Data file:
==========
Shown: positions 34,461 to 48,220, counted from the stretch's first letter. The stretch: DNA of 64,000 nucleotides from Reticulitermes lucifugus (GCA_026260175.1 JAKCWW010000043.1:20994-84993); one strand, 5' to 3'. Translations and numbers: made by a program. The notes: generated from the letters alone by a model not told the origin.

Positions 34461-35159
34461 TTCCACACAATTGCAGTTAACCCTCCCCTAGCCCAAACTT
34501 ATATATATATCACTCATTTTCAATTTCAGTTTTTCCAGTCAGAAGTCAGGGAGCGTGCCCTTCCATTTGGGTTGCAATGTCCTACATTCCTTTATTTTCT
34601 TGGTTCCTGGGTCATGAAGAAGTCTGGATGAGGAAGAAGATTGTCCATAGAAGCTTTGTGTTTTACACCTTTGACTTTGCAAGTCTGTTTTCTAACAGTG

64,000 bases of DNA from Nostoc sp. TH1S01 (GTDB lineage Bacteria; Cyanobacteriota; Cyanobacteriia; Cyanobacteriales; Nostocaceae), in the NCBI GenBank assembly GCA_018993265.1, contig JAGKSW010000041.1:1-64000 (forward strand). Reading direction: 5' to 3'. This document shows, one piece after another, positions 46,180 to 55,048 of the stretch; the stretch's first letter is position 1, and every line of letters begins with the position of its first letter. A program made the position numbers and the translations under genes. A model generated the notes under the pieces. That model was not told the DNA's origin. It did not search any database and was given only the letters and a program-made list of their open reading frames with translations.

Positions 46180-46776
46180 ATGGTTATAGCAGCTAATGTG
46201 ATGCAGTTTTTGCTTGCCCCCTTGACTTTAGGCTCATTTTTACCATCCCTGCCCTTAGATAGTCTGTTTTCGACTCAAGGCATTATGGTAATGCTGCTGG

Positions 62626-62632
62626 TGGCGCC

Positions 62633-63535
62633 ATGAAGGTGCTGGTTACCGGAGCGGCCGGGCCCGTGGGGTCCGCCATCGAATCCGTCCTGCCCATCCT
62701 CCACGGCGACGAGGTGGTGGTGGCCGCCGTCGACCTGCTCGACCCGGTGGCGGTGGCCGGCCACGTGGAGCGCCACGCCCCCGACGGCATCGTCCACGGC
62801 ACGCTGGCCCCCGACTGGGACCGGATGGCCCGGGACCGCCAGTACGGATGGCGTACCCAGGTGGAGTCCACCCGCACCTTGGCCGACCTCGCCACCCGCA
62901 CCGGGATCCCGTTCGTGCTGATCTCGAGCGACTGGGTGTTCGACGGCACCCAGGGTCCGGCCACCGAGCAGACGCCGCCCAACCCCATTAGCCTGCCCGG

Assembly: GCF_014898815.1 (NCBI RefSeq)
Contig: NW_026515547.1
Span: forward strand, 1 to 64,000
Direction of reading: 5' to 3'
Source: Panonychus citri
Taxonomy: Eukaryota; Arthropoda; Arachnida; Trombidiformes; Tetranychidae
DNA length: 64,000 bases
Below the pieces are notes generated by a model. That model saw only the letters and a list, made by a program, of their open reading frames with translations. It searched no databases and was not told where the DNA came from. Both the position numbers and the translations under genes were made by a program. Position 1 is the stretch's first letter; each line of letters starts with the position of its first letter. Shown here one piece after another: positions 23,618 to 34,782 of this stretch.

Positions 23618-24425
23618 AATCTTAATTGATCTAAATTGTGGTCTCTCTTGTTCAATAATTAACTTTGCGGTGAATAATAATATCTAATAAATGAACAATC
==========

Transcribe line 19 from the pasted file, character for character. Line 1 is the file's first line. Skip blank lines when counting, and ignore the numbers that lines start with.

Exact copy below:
Span: forward strand, 1 to 64,000